“We all have an edge. A place we won’t go near or look beyond. Or don’t want to look into. Or admit is there,” he wrote. Most of us stay away from our edges. I know I do. I like to rest safely and comfortably in the middle, where there is little danger or risk—or life. But faith blossoms on the edge. For the edge reminds me that I’m not in control—God is.
To journey near the edge is itself an adventure. Most of us are like J. R. R. Tolkien’s description of hobbits: “They never had any adventures or did anything unexpected.” Yet with the proper challenge, Bilbo Baggins moved toward the edge and beyond. As a result, he discovered how small and limited and ordinary his world had been.
I think most of us have fallen asleep and grown complacent far from our edge. But being comfortable is dangerous! For comfort leads to mediocrity, and mediocrity leads to nothing.
So often I go through the ordinary motions of life, and even the ordinary motions of faith, but it has all become common and routine and safe. I can do it with my eyes closed and my thoughts somewhere else. Faith has lost its practical, everyday significance, and thus its energy, ecstasy, and ability to excite. I’m afraid I’ve become dull and boring because I don’t understand what I have. Far from my edge, I have no opportunity to fall into the face of God.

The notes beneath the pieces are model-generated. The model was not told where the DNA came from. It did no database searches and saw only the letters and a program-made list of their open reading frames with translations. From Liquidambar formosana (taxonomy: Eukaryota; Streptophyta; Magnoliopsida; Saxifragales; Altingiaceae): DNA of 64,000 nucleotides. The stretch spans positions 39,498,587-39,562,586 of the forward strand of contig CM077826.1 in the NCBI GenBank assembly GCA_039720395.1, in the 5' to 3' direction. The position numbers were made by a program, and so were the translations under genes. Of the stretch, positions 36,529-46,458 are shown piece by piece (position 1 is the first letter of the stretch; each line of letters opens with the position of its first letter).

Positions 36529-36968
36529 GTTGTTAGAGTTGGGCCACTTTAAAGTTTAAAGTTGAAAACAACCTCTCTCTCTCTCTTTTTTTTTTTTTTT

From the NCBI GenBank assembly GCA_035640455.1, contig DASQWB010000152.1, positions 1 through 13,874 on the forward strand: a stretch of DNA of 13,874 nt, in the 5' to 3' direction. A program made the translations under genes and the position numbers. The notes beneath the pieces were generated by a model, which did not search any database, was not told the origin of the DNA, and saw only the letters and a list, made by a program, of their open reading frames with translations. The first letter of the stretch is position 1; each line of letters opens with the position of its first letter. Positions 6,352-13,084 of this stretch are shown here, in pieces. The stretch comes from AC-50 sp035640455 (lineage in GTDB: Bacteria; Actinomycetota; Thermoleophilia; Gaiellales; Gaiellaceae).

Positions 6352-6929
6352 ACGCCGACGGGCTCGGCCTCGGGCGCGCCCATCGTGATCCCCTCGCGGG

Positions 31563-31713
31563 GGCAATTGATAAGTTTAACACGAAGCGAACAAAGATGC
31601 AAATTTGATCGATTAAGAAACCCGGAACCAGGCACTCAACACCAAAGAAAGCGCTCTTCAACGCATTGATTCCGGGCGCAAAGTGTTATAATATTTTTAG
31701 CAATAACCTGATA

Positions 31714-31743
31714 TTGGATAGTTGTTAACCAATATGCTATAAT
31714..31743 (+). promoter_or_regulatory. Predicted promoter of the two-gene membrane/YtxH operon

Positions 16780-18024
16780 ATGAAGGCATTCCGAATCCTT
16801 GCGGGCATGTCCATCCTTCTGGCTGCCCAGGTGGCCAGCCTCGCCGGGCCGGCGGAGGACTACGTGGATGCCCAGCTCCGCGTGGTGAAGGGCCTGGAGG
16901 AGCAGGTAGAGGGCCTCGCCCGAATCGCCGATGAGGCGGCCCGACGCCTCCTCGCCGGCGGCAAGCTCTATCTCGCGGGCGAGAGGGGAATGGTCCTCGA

As Annie Dillard, the Pulitzer prize–winning author, wrote, “Does anyone have the foggiest idea what sort of power we so blithely invoke?” I’m sitting in the shadow of the sacred and strolling through the splendor of the supernatural without the slightest sense of what surrounds me.
Deep in my heart I know that something is missing and that this isn’t how it was meant to be. I know that God is the only one who can satisfy my soul. Yet more often than not, I’m like a sleepwalker who, being out of touch with reality, stumbles past my faith into a dark night that has nothing meaningful to offer. I sell my soul to my stuff and make this world my one and only home.